3 October 2002
Greens enter bill to boost allowance entitlement
Green Social Services Spokesperson Sue Bradford today entered a bill into the private members ballot seeking to boost
the number of students eligible for a student allowance.
"We are keen to support the NZUSA campaign for expanded entitlement to the allowance as it is simply unacceptable that
eligibility has been so badly eroded over the last 10 years," said Ms Bradford.
Unmarried students up to the age of 25 are currently means tested on their parents' income. Parental income thresholds
were frozen in 1992 and have not been adjusted to take into account rises in the cost of living over the last ten years.
"The effect of failing to adjust the parental income thresholds to factor in inflation has seen many students failing to
qualify for a student allowance. This Green Bill seeks to adjust the parental income threshold used to determine
allowance eligibility every year to allow for inflation.
"Importantly, this Bill also restores the parental income threshold back to 1992 levels," she said.
Ms Bradford said although the Greens supported the introduction of a universal student allowance set at the same level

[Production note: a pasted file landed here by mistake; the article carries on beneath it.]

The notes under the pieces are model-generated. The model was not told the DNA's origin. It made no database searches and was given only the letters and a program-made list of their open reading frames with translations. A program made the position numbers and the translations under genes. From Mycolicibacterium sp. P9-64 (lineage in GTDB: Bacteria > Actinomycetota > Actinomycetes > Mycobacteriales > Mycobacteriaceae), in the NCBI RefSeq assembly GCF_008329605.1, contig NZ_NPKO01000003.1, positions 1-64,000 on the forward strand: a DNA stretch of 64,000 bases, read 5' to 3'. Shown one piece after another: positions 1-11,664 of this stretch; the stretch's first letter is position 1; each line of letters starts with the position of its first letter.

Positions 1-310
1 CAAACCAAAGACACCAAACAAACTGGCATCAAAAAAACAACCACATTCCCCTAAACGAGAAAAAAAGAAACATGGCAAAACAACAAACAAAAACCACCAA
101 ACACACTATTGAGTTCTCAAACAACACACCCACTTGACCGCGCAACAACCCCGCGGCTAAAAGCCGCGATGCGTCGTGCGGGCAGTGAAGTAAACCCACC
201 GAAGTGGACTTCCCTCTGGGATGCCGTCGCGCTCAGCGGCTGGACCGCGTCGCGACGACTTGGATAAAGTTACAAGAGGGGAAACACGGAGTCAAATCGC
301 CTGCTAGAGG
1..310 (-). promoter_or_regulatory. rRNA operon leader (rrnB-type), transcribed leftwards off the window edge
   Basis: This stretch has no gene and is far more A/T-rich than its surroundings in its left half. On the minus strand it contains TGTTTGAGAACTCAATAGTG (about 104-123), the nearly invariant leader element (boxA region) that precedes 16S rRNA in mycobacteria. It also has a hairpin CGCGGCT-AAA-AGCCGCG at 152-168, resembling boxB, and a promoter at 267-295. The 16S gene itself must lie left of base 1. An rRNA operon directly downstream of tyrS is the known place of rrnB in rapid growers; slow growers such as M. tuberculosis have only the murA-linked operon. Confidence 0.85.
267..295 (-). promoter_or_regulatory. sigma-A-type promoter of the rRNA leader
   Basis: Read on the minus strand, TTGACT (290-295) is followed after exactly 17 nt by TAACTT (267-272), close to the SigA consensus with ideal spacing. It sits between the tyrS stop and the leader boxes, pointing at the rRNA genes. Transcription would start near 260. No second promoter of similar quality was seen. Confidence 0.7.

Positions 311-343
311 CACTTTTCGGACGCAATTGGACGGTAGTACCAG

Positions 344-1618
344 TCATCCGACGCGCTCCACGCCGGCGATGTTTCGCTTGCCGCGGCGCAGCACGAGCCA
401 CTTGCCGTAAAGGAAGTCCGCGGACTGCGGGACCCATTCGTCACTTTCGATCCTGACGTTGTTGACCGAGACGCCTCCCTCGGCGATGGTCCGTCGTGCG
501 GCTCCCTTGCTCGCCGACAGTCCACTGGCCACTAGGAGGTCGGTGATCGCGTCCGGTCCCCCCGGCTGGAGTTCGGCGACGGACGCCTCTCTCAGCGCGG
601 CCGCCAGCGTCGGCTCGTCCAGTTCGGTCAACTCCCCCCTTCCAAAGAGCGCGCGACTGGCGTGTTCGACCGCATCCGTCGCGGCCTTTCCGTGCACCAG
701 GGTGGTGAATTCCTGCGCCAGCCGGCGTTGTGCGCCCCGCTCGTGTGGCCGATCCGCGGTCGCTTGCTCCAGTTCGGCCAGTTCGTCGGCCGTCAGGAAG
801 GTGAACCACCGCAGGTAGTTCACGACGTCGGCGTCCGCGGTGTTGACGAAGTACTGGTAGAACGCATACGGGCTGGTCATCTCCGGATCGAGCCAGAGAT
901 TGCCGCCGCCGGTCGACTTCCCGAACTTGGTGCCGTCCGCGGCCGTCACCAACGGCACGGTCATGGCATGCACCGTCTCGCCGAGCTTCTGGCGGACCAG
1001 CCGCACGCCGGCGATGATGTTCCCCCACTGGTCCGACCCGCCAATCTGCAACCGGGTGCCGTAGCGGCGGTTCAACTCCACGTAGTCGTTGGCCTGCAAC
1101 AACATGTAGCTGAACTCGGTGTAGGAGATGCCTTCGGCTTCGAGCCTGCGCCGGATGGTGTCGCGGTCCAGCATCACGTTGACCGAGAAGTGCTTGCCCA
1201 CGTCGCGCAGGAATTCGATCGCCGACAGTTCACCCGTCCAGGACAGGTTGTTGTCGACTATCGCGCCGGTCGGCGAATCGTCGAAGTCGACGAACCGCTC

of the unemployment benefit this Bill was a first step that she believed all members of parliament could support.
"While adults aged 18 - 24 are deemed old enough to vote, drink alcohol, raise families and participate in military
action, under current student allowance legislation single students under 25 years are treated as minors and forced to
be financially dependent upon their parents.
"This bill enables a broader band of adult students to be eligible for allowances, reducing the ongoing debt burden and
bringing the entitlement range up to the same level as was first intended in 1992, subsequently eroded by inflation,"
said Ms Bradford.
"Obviously we think it is absurd that students up to the age of 25 are considered to be dependent on their parents. This
Bill is one step in the right direction, and at the same time the Greens will continue to work and push for universal